The Wilderness Classroom program has been taking students on exotic filed trips for the last six years. More than 30,000 students now participate in the program, tagging along virtually as the program's founder, David Freeman, explores some of the world's more exotic climes. Freeman has traveled throughout the Western Hemisphere since starting the program, including a trip to the Amazon rain forest, an 80-day canoe trip from the headwaters of the Mississippi River to the Gulf of Mexico and a trek by dogsled across Manitoba. The current cyber trip involves a 1,200-mile kayak journey around the shores of Lake superior. Freeman sends daily video clips of his adventures and posts podcasts to the Wilderness Classroom web site. Students talk to Freeman every week in a live chat room and can participate in weekly online voting to help decide on the next week's focus and activities. To help children become analytical thinkers, Freeman posts a "daily dilemma" on his site. Some past dilemmas have asked pupils for suggestions on ways to acquire food or avoid perilous situations. The information Freeman provides is based on national and state standards, making it easy for teachers to incorporate it into their classrooms. Freeman also provides lesson guides for participating teachers before embarking on any adventures.
Source:The Chicago Tribune
IN Awards STEM Planning Grants
Indiana's Governor Mitch Daniels announced the award of sixteen $50,000 planning grants to help high schools better prepare students in science, technology, engineering and mathematics (STEM). The high school redesign grants were made possible by the National Governors Association and the Indiana Secondary Market for Education Loans. Four Indiana high Schools received grants to support the New Tech High School model, which uses a technology-rich environment and project-focused learning to support the core curriculum. In a survey of recent New Tech graduates, 89 percent went on to higher education; over 90 percent applied their new tech learning and experience in later education and work; and 40 percent were majoring in STEM subjects or working in STEM professions. Ten other high schools received grants to create early college model high schools that prepare students for post-secondary success in STEM study and work. Under this model, students take a curriculum in their junior and senior years that includes courses offered by institutions of higher education, allowing them to accelerate their learning. The University of Southern Indiana and Vincennes University received grants to support partnerships with neighboring school districts to move their high school designs toward more STEM-focused preparation. The grants are expected to not only benefit students and their schools, but also the economies of the regions where recipients are located and the state overall by helping graduate students prepared to take advantage of the opportunities of the 21st century economy.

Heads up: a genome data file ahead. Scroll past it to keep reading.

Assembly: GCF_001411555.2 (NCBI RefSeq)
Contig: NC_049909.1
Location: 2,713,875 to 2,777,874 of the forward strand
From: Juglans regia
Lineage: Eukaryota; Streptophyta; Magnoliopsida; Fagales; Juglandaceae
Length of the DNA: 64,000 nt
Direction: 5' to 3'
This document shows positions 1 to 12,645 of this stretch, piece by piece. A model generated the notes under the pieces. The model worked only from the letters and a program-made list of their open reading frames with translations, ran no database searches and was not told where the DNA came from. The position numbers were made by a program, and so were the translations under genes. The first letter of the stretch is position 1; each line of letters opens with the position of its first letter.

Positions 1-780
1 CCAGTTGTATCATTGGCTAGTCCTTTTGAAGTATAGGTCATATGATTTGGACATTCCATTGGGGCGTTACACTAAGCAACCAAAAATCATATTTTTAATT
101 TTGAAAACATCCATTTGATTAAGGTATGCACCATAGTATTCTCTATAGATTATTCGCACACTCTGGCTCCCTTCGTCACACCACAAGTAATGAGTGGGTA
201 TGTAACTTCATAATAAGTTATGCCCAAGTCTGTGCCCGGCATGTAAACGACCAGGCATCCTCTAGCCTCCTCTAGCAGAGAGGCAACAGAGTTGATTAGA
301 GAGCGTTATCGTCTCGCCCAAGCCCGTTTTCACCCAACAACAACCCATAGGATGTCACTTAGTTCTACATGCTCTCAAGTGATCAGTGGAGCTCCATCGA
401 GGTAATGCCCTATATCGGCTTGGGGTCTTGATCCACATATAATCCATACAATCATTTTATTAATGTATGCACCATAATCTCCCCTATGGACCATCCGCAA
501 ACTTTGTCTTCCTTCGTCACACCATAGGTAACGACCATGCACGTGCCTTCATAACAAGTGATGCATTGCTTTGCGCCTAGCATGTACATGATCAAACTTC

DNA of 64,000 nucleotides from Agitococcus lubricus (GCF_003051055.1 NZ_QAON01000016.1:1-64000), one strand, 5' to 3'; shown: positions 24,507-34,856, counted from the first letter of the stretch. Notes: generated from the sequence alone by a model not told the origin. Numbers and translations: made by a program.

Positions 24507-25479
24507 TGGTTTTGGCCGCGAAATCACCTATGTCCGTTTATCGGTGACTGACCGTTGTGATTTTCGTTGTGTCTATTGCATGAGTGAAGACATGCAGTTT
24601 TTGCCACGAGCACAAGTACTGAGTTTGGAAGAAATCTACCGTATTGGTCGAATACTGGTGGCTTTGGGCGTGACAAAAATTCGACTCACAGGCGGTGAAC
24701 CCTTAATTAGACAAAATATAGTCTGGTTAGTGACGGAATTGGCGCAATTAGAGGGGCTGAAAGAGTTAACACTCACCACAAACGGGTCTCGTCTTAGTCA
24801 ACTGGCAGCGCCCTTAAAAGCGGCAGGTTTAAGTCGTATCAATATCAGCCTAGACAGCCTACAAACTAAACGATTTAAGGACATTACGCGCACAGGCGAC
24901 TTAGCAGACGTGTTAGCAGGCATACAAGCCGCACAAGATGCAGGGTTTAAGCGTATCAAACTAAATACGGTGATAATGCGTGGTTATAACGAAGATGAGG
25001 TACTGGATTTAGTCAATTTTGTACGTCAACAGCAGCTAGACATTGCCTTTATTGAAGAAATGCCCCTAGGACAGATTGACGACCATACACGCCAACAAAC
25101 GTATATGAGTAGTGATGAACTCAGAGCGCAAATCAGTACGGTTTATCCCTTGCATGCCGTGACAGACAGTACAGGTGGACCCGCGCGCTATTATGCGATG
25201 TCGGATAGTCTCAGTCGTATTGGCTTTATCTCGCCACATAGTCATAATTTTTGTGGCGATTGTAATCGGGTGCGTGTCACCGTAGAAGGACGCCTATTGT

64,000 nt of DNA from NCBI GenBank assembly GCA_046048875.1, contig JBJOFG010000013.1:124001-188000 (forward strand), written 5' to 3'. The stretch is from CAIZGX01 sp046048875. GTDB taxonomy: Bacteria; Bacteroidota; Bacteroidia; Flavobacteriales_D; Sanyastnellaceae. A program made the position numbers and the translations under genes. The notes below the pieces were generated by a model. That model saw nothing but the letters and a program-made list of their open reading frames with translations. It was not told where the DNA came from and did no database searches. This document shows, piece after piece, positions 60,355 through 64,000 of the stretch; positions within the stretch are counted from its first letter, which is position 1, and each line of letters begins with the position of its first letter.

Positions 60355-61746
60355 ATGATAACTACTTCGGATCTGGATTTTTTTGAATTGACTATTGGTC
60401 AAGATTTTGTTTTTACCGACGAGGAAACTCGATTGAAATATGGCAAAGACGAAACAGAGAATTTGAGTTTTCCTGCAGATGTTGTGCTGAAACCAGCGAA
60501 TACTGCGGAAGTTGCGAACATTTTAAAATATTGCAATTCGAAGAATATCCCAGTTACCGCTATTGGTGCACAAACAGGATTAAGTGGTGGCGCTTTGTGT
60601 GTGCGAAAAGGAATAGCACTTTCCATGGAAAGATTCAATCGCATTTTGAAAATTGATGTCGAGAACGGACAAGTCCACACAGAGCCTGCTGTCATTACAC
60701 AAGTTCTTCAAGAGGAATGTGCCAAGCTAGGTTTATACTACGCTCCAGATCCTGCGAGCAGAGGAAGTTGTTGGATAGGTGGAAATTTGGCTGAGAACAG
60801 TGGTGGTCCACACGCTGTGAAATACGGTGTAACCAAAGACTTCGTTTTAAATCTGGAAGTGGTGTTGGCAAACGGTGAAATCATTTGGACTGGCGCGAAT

Source:Office of the Governor
Computing on the Lite Side
An Atlanta-based company is working to ready a new computer for the American market. By utilizing a variety of existing hardware and software component, Lite Appliances hopes to have a working model of its $150 Lite Computer by the middle of the year. Like other efforts to develop low-cost computers, the Lite Computer will not use the more standard elements of other computers, namely the Microsoft operating system and brand-name processors like those from Intel or AMD. The laptop will be built around Analog Devices' Blackfin processor, will include software developed by Lite Appliances including a Web browser, a media player, an instant messaging function, VoIP capability, and will feature a proprietary operating system. The computer will be able to use other open source software productivity tools. External devices such as keyboards, mice and hard drives can be attached through the computer's USB ports. Lite Computer's creators claim that the combination of a proprietary operating system and no integrated hard drives will all but eliminate problems associated with viruses. A stripped down version of the Lite Computer is available now for additional customizing by developers. A model with an LCD monitor that would add about $100 to the price of the laptop will be available in mid-2007. Prototypes of the Lite Computer will be demonstrated at the Consumer Electronics Show this week.